- Kim, D., Wang, M., Cai, Q., Brooks, H., & Dressler, G. R. (2007). Pax transactivation-domain interacting protein is required for urine concentration and osmotolerance in collecting duct epithelia. Journal of the American Society of Nephrology : JASN, 18(5), 1458-65.More infoPax transactivation-domain interacting protein (PTIP) is a widely expressed nuclear protein that is essential for early embryonic development. PTIP was first identified on the basis of its interactions with the developmental regulator Pax2 but can also bind to other nuclear transcription factors. The Pax2 protein is essential for development of the renal epithelia and for regulating the response of mature collecting ducts to hyperosmotic stress. For determination of whether PTIP also functions in more differentiated cell types, the Cre-LoxP system was used to delete the ptip gene in the renal collecting ducts using Ksp-Cre driver mice. Collecting duct-specific ptip knockout mice were viable with little discernible phenotype under normal physiologic conditions. However, collecting duct-specific ptip mutants were unable to concentrate urine after the treatment of desamino-cis, D-arginine vasopressin, an antidiuretic hormone. Furthermore, aquaporin-2 (AQP2) expression in the inner medulla of the ptip knockout mice was decreased approximately 10-fold compared with that of wild-type littermates. Expression level of tonicity responsive enhancer binding protein, a transcription factor of AQP2, is not altered in the mutant mice, but its nuclear localization in the inner medulla is unresponsive after treatment with vasopressin agonists. This was due, at least in part, to decreased expression of the arginine vasopressin receptor 2 in ptip mutants. Furthermore, ptip null inner medullary collecting duct cells were sensitive to hyperosmolality in vitro. Thus, ptip is required for the urine concentration mechanism by modulating arginine vasopressin receptor 2 and AQP2 expression in the inner medulla. The data suggest an essential role for ptip in regulating urine concentration and in controlling survival of collecting duct epithelial cells in high osmolality.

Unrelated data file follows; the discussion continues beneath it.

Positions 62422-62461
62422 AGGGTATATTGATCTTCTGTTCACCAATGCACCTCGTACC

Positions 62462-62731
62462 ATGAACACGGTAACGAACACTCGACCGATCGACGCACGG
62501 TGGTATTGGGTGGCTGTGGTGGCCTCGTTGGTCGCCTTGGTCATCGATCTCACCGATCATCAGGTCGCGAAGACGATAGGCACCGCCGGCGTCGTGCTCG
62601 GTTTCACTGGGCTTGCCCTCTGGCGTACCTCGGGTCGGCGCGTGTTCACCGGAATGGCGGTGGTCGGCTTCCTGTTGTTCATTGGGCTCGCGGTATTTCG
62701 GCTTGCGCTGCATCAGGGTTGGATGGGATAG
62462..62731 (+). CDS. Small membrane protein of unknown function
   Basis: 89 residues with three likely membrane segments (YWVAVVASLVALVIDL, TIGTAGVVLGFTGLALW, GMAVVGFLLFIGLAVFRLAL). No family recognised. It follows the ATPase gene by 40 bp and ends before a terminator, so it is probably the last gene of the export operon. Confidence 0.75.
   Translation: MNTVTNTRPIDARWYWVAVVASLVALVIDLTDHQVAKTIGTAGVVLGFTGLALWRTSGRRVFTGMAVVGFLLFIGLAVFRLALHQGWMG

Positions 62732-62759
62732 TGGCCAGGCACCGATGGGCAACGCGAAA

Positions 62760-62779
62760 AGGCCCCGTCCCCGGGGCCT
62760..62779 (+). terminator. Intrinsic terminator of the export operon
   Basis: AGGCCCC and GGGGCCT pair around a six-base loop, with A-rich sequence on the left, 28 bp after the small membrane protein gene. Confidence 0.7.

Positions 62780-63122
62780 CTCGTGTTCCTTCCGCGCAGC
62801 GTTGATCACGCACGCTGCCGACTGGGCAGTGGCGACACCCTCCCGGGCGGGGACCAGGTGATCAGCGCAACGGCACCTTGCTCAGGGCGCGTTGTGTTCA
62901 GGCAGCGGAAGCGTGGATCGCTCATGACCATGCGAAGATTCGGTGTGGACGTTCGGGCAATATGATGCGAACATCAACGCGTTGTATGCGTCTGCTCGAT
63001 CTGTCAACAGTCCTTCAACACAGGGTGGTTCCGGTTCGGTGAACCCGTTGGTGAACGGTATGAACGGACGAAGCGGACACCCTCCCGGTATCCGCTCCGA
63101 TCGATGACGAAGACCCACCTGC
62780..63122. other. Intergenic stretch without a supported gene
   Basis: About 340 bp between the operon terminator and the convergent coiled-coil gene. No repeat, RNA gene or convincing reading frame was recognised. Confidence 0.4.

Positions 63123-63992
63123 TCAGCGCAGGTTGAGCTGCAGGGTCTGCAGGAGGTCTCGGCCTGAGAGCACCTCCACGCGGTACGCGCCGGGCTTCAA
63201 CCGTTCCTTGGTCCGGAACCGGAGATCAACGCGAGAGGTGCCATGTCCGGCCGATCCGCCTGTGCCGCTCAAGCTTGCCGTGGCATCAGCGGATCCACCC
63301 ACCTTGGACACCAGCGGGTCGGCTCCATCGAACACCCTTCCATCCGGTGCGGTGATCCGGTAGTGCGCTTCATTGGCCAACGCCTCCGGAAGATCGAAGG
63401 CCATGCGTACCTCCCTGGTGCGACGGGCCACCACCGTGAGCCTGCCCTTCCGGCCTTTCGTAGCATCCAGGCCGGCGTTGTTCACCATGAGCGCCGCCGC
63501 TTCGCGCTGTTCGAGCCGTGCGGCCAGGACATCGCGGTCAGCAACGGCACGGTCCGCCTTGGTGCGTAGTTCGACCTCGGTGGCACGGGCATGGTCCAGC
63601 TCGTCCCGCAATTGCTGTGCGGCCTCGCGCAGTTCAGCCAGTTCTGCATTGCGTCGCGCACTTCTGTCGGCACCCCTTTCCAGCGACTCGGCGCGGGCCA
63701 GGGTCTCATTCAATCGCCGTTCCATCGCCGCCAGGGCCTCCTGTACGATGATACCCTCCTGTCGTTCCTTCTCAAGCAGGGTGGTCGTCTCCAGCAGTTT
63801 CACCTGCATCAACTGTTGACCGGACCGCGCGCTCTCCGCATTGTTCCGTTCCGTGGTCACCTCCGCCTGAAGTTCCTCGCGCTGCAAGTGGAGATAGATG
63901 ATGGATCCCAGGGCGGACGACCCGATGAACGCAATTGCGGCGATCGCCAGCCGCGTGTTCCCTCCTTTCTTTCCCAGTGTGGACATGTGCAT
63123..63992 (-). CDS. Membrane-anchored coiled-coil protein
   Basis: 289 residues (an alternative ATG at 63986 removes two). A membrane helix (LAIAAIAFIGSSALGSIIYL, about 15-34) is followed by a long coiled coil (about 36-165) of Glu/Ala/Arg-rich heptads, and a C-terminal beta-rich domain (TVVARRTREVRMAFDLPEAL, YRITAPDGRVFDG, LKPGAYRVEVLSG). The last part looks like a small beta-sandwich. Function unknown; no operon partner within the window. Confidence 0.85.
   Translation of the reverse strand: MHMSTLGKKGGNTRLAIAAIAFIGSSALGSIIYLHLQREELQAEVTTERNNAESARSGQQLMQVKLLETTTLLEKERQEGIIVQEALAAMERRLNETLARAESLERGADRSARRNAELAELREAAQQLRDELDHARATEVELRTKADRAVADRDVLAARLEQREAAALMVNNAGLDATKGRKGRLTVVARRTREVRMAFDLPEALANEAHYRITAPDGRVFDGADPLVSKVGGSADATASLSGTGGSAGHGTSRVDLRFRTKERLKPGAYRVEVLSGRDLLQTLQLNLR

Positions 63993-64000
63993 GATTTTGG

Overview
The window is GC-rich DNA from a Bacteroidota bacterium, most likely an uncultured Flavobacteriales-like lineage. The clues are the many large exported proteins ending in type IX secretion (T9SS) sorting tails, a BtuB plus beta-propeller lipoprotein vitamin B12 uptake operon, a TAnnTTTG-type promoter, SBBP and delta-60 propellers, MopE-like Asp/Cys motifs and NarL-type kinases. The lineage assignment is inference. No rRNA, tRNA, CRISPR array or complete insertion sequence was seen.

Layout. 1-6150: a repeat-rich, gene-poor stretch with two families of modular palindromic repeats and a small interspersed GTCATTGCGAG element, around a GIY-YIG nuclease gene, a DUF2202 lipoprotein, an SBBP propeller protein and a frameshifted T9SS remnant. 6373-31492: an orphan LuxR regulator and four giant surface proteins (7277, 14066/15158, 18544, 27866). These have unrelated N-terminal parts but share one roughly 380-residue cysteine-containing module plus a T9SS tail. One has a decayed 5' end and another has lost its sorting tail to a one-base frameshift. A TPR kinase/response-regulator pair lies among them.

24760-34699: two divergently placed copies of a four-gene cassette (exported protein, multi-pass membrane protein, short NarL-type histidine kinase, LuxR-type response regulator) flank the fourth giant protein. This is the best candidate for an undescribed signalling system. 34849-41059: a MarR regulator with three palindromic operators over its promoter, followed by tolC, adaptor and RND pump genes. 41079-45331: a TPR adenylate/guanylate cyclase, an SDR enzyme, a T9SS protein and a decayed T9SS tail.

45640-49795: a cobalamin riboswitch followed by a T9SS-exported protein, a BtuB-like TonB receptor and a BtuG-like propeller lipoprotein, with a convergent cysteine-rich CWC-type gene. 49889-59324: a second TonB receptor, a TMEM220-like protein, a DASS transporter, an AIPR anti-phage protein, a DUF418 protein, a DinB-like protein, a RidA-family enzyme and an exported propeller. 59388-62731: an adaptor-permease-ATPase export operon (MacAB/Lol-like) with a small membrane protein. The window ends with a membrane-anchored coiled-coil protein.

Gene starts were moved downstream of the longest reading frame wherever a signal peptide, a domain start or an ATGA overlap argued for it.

- Pysher, M. D., Sollome, J. J., Regan, S., Cardinal, T. R., Hoying, J. B., Brooks, H. L., & Vaillancourt, R. R. (2007). Increased hexokinase II expression in the renal glomerulus of mice in response to arsenic. Toxicology and applied pharmacology, 224(1), 39-48.More infoEpidemiological studies link arsenic exposure to increased risks of cancers of the skin, kidney, lung, bladder and liver. Additionally, a variety of non-cancerous conditions such as diabetes mellitus, hypertension, and cardiovascular disease have been associated with chronic ingestion of low levels of arsenic. However, the biological and molecular mechanisms by which arsenic exerts its effects remain elusive. Here we report increased renal hexokinase II (HKII) expression in response to arsenic exposure both in vivo and in vitro. In our model, HKII was up-regulated in the renal glomeruli of mice exposed to low levels of arsenic (10 ppb or 50 ppb) via their drinking water for up to 21 days. Additionally, a similar effect was observed in cultured renal mesangial cells exposed to arsenic. This correlation between our in vivo and in vitro data provides further evidence for a direct link between altered renal HKII expression and arsenic exposure. Thus, our data suggest that alterations in renal HKII expression may be involved in arsenic-induced pathological conditions involving the kidney. More importantly, these results were obtained using environmentally relevant arsenic concentrations.